In Acts, chapter 11, we read that when Barnabas arrived in Antioch to visit one of the first churches, the first thing that he witnessed was “grace.” In verse 22 we read:
“…and they sent Barnabas to Antioch. When he came and saw the grace of God, he rejoiced, and he exhorted them all to remain faithful to the Lord with steadfast devotion… and it was in Antioch that the disciples were first called ‘Christians’. I believe it is important to remember that the first clique to be called to be called Christian was called a community of grace.
As Mother’s Day approaches, our thoughts will almost certainly turn inward toward family. There is no doubt about it, a family is a clique; it is a close knit, tight, cohesive community of mutual knowing and caring. But, do you remember what Jesus reminded us about families? In the 12th chapter of Matthew’s Gospel, Matthew writes that as Jesus was speaking to the crowds, someone told him, “Look your mother and your brothers are standing outside, wanting to speak to you.” And Jesus replied: “Who is my mother, and who are my brothers?” And pointing to his disciples, he said, “Here are my mothers and my brothers! For whoever does the will of my Father in heaven is my brother and sister and mother.”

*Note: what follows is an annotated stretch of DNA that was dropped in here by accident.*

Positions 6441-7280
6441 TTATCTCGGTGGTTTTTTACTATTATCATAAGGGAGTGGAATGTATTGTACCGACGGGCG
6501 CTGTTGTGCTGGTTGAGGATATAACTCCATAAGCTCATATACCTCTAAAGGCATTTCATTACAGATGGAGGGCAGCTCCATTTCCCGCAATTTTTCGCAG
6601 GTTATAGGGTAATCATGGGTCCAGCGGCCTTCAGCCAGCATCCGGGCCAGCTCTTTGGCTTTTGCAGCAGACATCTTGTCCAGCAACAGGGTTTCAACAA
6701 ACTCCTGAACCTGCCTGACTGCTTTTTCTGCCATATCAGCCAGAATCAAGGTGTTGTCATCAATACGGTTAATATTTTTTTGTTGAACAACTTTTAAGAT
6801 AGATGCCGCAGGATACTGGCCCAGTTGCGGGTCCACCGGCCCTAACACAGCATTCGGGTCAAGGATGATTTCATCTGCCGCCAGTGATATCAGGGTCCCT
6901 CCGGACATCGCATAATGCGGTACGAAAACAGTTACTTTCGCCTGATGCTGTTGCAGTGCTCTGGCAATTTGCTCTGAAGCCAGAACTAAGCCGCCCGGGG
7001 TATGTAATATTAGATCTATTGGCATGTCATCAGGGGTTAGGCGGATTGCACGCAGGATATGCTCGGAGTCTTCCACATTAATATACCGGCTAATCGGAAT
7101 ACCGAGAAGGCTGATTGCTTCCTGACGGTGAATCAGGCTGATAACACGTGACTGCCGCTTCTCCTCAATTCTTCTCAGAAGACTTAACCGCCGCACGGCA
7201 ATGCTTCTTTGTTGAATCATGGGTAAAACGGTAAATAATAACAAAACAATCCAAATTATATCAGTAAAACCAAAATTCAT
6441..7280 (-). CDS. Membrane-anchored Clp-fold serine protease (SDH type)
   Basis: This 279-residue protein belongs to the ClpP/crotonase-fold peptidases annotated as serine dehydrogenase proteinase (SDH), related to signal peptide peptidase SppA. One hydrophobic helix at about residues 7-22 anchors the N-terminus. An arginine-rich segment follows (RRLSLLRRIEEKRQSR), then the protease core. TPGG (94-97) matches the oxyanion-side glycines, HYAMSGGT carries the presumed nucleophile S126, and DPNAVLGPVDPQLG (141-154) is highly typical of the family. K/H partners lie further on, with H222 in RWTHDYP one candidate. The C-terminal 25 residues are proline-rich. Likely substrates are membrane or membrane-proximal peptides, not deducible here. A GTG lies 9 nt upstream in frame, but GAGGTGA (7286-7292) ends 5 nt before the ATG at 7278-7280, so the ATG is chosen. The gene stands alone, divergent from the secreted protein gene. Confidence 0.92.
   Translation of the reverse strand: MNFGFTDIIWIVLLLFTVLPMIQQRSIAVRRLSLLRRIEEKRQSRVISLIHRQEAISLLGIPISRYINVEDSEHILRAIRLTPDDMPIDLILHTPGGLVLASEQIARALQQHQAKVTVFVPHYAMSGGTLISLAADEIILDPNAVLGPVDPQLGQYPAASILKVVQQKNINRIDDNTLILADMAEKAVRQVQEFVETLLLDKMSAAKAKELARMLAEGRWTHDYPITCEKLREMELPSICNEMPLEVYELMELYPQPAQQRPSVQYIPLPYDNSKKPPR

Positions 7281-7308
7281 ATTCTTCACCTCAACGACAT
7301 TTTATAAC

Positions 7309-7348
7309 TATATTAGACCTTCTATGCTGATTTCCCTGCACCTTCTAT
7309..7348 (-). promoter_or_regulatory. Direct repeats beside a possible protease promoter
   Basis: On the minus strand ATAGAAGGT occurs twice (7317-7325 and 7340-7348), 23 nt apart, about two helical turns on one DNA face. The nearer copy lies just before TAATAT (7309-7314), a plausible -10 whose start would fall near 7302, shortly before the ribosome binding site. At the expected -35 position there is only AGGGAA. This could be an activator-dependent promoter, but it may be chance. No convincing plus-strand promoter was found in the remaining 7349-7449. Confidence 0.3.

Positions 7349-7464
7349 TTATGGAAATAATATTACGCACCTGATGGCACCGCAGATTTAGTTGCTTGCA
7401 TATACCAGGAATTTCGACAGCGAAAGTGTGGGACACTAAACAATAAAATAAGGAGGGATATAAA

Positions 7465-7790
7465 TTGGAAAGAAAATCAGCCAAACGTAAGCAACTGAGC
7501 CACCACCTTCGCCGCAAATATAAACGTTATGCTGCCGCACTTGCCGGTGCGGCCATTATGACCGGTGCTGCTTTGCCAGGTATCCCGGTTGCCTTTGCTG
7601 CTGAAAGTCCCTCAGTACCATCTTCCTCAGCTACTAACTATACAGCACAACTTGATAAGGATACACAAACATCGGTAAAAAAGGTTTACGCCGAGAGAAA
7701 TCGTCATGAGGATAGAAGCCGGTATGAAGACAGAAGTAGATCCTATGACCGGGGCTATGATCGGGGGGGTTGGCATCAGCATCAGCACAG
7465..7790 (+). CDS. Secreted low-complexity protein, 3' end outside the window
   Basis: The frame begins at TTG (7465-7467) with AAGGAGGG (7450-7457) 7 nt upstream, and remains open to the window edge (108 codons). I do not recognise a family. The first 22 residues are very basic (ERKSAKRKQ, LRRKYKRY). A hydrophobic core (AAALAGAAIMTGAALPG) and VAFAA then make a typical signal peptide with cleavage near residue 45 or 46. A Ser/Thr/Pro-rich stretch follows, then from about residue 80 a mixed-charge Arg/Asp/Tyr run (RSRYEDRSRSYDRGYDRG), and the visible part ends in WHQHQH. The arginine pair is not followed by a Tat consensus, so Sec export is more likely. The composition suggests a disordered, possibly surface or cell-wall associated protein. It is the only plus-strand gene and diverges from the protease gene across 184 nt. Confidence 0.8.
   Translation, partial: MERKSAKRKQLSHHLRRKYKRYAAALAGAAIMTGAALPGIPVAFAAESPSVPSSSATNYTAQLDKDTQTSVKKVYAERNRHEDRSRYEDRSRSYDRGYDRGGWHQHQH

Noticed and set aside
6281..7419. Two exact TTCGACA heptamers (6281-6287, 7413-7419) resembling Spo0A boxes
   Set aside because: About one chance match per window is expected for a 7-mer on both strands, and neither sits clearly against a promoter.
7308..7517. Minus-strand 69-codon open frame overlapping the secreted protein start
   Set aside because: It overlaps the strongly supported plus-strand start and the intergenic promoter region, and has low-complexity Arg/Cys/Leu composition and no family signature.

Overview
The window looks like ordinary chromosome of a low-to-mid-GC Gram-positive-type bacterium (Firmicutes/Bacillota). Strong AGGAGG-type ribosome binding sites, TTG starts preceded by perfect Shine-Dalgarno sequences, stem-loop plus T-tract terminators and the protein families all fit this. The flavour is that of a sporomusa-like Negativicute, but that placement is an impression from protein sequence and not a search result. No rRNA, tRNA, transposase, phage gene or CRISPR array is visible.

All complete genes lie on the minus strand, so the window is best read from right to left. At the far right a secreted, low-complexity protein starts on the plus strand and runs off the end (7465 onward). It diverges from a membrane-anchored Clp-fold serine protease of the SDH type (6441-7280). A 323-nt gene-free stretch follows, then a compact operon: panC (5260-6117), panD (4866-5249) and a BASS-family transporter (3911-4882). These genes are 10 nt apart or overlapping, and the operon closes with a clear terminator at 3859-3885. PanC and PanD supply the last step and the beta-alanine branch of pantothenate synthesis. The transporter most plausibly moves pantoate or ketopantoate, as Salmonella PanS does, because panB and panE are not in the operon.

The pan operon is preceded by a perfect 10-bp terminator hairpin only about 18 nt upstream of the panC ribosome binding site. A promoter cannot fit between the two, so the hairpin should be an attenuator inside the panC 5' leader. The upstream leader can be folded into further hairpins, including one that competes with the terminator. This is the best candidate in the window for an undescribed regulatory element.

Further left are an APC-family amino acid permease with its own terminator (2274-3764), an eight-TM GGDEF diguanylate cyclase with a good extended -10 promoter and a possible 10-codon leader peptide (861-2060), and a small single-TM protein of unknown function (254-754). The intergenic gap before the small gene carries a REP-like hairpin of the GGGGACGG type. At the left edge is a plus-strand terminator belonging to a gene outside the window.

Jesus had a very broad understanding of family, didn’t he? The clique is never closed. The flock is never finally fixed. Jesus yearned for deep, personal, intimate relationships with all who try to do the will of the Father. Jesus desired to be in a community of mutual knowing and caring with a broad range of people, with, in fact, all people.
They tell me that Enid is a cliquish town and Central Christian is a cliquish church. And I for one am grateful that they are absolutely correct. Within our city there exists communities of mutual knowing and caring. The same is true with this church. There are Bible study classes and small groups who genuinely know one another and care for each another. They are not hired hands but are shepherds to one another.